Delhi’s major tree species are under threat due to climate change, a new study reveals

A new study published in the journal Nature Climate Change reveals that the existence of all tree species in Delhi is under threat due to climate change. The study has highlighted that the future of nearly half of the world's city-dwelling tree species is at risk due to rising temperatures and changes in rainfall.


Researchers studied the threat of climate change to 3,129 species of trees and shrubs in 164 cities in 78 countries.  The findings show that 56 per cent of the tree species in cities, or more than 1,000 species, are already at risk of rising temperatures and changes in rainfall.  The conditions have already gone beyond the natural tolerance limits of these trees due to rising temperatures and water scarcity.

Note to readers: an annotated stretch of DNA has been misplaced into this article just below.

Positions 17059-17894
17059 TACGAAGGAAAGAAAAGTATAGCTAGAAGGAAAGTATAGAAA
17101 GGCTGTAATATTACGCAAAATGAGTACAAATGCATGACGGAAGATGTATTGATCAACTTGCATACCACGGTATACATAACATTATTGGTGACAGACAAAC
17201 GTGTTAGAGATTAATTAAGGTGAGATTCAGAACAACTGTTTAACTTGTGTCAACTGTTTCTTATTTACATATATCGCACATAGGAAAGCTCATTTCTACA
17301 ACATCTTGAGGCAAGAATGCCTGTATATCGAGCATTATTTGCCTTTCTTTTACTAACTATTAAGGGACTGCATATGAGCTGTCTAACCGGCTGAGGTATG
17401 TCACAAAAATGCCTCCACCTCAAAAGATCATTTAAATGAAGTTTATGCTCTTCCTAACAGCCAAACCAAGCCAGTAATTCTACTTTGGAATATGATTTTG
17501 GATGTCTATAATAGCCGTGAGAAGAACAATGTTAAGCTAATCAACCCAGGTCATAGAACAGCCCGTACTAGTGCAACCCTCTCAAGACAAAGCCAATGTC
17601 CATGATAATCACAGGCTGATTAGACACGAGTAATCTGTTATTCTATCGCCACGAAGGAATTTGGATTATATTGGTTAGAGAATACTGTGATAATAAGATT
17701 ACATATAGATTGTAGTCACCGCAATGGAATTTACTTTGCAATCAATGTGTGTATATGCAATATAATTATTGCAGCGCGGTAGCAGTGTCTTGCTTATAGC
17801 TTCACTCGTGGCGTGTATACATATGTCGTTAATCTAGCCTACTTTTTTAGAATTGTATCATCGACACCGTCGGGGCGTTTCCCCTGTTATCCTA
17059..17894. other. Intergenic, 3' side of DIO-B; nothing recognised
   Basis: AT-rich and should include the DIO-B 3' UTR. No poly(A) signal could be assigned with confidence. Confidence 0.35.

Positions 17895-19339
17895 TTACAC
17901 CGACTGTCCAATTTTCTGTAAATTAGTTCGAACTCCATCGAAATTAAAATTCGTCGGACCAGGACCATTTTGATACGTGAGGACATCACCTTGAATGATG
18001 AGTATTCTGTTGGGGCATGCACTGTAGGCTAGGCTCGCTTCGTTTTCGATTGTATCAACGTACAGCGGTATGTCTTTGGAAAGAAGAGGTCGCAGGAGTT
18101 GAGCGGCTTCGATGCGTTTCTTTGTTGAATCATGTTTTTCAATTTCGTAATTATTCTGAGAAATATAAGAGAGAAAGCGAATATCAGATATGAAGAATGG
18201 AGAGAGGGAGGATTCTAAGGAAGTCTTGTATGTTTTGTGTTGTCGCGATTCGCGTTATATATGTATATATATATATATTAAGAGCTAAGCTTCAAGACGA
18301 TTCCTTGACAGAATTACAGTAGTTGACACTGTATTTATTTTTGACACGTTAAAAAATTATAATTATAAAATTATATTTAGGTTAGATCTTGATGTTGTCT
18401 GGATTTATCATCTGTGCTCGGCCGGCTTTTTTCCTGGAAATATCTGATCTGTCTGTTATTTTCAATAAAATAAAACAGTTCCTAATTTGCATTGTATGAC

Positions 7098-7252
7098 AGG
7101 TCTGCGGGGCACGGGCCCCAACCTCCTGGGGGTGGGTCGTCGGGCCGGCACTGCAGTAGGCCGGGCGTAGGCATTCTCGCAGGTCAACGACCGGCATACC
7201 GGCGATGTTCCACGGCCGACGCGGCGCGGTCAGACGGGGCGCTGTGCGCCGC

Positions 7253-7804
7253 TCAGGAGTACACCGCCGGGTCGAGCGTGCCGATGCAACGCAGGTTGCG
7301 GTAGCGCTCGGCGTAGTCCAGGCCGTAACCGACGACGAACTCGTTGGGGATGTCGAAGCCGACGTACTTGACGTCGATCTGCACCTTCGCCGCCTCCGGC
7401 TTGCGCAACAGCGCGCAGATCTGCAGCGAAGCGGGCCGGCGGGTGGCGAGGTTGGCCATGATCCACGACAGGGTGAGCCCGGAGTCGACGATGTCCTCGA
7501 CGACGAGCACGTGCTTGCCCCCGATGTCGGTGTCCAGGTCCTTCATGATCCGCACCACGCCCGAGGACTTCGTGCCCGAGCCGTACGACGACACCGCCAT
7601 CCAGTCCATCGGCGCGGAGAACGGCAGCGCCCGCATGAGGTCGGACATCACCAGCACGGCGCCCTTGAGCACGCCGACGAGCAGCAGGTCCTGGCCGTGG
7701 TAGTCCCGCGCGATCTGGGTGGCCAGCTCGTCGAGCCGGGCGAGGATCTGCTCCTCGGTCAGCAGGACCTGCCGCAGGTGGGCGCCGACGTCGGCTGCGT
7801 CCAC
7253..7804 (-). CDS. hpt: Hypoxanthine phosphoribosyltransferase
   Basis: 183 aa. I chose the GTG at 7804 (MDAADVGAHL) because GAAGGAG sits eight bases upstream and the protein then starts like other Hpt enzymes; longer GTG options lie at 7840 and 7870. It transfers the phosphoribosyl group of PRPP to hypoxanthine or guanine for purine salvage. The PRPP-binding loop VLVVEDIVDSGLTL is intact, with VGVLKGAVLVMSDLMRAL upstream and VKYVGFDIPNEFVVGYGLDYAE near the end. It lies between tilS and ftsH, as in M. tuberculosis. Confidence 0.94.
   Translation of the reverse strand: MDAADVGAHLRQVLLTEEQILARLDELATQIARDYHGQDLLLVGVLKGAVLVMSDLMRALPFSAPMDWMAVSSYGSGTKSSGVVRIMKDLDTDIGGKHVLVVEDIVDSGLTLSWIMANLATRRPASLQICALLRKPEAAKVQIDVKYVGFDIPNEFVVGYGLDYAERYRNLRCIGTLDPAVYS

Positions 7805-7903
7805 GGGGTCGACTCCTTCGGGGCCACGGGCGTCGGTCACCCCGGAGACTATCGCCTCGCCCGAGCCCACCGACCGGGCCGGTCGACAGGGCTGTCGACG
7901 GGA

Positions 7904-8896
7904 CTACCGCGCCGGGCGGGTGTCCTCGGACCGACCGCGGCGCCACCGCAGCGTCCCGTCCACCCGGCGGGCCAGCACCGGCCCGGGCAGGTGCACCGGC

On the other hand, if the havoc of rising temperatures and climate change continues like this, then scientists estimate that in the next 28 years, about 76 percent, or 2,387 species of trees, will be at risk. Scientists estimate that its highest risk is highest in low-latitude cities such as Delhi and Singapore. All urban tree species are vulnerable to climate change. Globally threatened tree species include acacia, neem, peepal, oak, maple, cherry, plum, poplar, wattle, eucalyptus, and chestnut.  The researchers pointed out the importance of saving these trees not only to sustain life in these species of trees but also in cities.  Also, as many trees as possible should be planted in cities, they added.